German researchers added to the picture of Piracetam’s cholinergic effects in 1988 and 1991. Treatment for 2 weeks with high dose oral Piracetam in aged mice elevated the density of frontal cortex acetylcholine receptors 30-40%, restoring the levels to those of healthy young mice. A similar decline in cortex acetylcholine receptors occurs in “normal” aging in humans. (37) The same group of researchers then discovered that there is a serious decline in the functional activity of acetylcholine receptors in aged mice; with many receptors becoming “desensitized” and inactive. Oral treatment with high dose Piracetam also partially restored the activity of acetylcholine cortex nerves, as measured by the release of their “second messenger,” inositol-1-phosphate. (38)Glutamic acid (glutamate) is the chief excitatory neurotransmitter in the mammalian brain. Piracetam has little affinity for glutamate (glutamate) receptors, yet it does have various effects on glutamate neurotransmission. One subtype of glutamate receptor is the AMPA receptor. Micromolar amounts [levels which are achieved through oral Piracetam intake] of Piracetam enhance the efficacy of AMPA-induced calcium influx [which “excites” nerve cells to fire] in cerebeller [brain] cells. Piracetam also increases the maximal density of [AMPA glutamate receptors] in synaptic membranes from rat cortex due to the recruitment of a subset of AMPA receptors which do not normally contribute to synaptic transmission.” (1) Further support for involvement of the glutamate system in Piracetam’s action is provided by a Chinese study which showed that the memory improving properties of Piracetam can be inhibited by ketamine, an NMDA (another major subtype of glutamate receptor) channel blocker. (1) Furthermore, high dose injected Piracetam decreases mouse brain glutamate content and the glutamate/GABA ratio, indicating an increase in excitatory nerve activity (1) At micrornolar levels,
Piracetam potentiates potassium-induced release of glutamate from rat hippocampal nerves. (1) Given that acetylcholine and glutamate are two of the most central “activating” neurotransmitters and the facilatory effects of acetylcholine/glutamate neural systems on alertness, focus, attention, memory and learning. Piracetam’s effects on acetylcholine/glutamate neurotransmission must he presumed to play a major role in its demonstrated ability to improve mental performance and memory. Although Piracetam is generally reported to have minimal or no side effects, it is interesting to note that Piracetam’s occasionally reported side effects of anxiety, insomnia, agitation, irritability and tremor (18) are identical to the symptoms of excess acetylcholine/glutamate neuroactivity.Taken together, these findings indicate that the nootropic drugs of the [Piracetam-type] enhance neuronal excitability [electrical activity] within specific neuronal pathways.” (23)Grau and colleagues note that “there exist papers giving data of bioelectric activity as affected by Piracetam, and suggesting that it acts as a non-specific activator of the excitability. [i.e. brain electrical activity] thus optimizing the functional state of the brain.” (25) Gouliaev and Senning similarly state “we think that the racetams exert their effect on some species [of molecule] present in the cell membrane of all excitable cells, i.e. the ion carriers or ion channels and that they somehow accomplish an increase in the excitatory (electrical) response. It would therefore seem that the racetams act as potentiators of an already present activity (also causing the increase in glucose utilization observed), rather than possessing any [neurotransmitter-like] activity of their own, in keeping with their very low toxicity and lack of serious side effects. The result of their action is therefore an increase in general neuronal sensitivity toward stimulation.” (1)Compared to saline controls, Piracetam rats had a 22% increase in whole brain glucose metabolism, while the increase in 12 different brain regions ranged from L6 to 28%. (25) This increase in brain energy metabolism occurred under normal oxygen conditions.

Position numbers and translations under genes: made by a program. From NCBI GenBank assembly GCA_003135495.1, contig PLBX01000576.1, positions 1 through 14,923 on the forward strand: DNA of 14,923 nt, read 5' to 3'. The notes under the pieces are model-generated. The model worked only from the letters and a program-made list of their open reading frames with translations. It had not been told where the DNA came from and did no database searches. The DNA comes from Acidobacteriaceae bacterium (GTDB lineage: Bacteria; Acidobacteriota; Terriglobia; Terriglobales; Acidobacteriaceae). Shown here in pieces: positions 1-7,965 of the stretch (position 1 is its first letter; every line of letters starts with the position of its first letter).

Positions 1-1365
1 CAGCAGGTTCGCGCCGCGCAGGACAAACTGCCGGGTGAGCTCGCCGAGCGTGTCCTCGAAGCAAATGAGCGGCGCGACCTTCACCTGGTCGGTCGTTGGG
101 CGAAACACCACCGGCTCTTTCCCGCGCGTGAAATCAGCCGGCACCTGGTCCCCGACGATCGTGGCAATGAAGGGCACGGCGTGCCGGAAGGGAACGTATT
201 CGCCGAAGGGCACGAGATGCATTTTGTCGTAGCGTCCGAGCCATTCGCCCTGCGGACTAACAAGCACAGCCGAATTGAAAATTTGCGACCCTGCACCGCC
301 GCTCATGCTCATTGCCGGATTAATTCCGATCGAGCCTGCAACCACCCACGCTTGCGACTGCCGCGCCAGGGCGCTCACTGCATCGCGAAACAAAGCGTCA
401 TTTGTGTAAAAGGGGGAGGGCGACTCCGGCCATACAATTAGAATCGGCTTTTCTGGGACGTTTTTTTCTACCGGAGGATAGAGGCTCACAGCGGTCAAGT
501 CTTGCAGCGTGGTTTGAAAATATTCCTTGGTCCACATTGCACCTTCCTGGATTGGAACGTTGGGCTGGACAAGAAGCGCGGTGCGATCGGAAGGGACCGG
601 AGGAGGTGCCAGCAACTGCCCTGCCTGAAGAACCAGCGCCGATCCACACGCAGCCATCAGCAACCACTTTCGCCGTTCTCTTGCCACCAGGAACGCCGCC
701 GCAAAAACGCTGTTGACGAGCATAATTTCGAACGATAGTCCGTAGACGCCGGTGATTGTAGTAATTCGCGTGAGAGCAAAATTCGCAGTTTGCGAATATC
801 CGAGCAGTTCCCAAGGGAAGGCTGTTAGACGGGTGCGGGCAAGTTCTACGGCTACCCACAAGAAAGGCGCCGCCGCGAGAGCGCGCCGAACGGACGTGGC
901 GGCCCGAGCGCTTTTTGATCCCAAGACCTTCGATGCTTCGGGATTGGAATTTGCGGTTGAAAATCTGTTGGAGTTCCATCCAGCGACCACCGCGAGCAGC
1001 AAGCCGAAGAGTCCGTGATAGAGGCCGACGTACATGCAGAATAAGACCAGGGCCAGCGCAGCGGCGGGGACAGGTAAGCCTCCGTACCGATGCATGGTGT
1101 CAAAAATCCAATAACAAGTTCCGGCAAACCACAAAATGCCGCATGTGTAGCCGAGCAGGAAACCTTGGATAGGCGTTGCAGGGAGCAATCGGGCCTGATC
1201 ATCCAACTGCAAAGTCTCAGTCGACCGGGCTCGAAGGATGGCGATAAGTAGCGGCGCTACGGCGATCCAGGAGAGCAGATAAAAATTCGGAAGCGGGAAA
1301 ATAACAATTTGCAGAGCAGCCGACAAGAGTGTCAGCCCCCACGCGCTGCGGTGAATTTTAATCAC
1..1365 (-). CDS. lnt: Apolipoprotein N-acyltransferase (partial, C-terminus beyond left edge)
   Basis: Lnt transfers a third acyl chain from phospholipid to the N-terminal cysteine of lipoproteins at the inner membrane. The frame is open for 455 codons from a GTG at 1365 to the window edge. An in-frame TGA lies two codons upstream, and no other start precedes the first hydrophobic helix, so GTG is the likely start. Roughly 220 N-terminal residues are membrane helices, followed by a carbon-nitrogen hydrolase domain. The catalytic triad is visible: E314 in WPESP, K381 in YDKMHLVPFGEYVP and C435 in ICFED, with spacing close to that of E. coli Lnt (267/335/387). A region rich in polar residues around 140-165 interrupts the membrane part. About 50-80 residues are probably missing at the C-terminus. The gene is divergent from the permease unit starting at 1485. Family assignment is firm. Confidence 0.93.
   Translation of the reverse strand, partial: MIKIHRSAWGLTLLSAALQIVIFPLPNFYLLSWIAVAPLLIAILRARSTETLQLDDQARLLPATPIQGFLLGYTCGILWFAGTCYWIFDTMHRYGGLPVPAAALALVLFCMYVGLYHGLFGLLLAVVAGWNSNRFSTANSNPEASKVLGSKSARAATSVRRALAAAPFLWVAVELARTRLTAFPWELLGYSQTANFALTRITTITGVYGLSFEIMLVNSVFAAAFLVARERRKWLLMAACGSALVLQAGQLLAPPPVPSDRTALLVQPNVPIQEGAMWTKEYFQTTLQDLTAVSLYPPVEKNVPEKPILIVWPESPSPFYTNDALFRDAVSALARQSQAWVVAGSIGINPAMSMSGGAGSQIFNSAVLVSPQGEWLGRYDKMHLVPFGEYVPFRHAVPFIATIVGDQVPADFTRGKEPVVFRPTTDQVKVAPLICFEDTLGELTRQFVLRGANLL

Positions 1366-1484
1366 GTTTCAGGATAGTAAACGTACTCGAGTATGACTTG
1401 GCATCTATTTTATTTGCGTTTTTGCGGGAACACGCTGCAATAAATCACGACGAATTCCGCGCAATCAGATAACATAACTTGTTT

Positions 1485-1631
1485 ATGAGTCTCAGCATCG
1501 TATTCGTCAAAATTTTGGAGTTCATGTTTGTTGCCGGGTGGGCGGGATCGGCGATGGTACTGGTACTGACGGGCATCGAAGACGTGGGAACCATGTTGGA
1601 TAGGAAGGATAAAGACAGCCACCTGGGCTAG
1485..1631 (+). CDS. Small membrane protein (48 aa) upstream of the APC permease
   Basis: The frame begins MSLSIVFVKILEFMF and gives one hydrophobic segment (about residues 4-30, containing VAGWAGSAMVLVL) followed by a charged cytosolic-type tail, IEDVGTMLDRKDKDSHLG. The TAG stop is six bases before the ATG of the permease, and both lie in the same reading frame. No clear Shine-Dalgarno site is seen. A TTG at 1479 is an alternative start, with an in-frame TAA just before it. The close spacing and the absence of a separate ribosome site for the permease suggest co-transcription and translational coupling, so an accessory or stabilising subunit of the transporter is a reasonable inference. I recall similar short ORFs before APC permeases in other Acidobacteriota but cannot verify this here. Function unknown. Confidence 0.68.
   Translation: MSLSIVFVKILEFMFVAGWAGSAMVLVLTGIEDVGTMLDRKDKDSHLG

Increases brain energy metabolism
Piracetam has also been shown to increase synthesis and turnover of cytochrome b5, a key component of the electron transport chain, wherein most ATP energy is produced in mitochondria. (22) Piracetam also increases permeability of mitochondrial membranes for certain intermediaries of the Krebs cycle, a further plus for brain ATP production. (25) In his 1989 paper on cerebral ischemia in humans, Herrschaft notes that the Herman Federal Health Office has conducted controlled studies that indicate a “‘significant positive” effect of Piracetam (4.8 – 6gm/day) to increase cerebral blood flow, cerebral oxygen usage metabolic rate and cerebral glucose metabolic rate in chronic impaired human brain function – i.e. multi-infarct dementia, senile dementia of the Alzheimer type, and pseudo-dementia. (9)
B complex vitamins, NADH, lipoic acid, Co Q10, or idebenone, and magnesium will enhance Piracetam’s brain energy effects. In the clinical literature on Piracetam, dosages have ranged from 2.4 gm/day (6,11) up to 8gm/day (7,21), continued for years (7,21). Piracetam has a relatively short half-life in the blood, although there is some short-term bioaccumulation in the brain. (1,22) Piracetam is therefore usually taken 3-4 times daily. 1.6 gm, 3 times daily, or 1.2 gm 3-4 times daily is a fairly typical Piracetam dosage, although some people report noticeable improvement in memory and cognition from just 1.2 gm twice daily..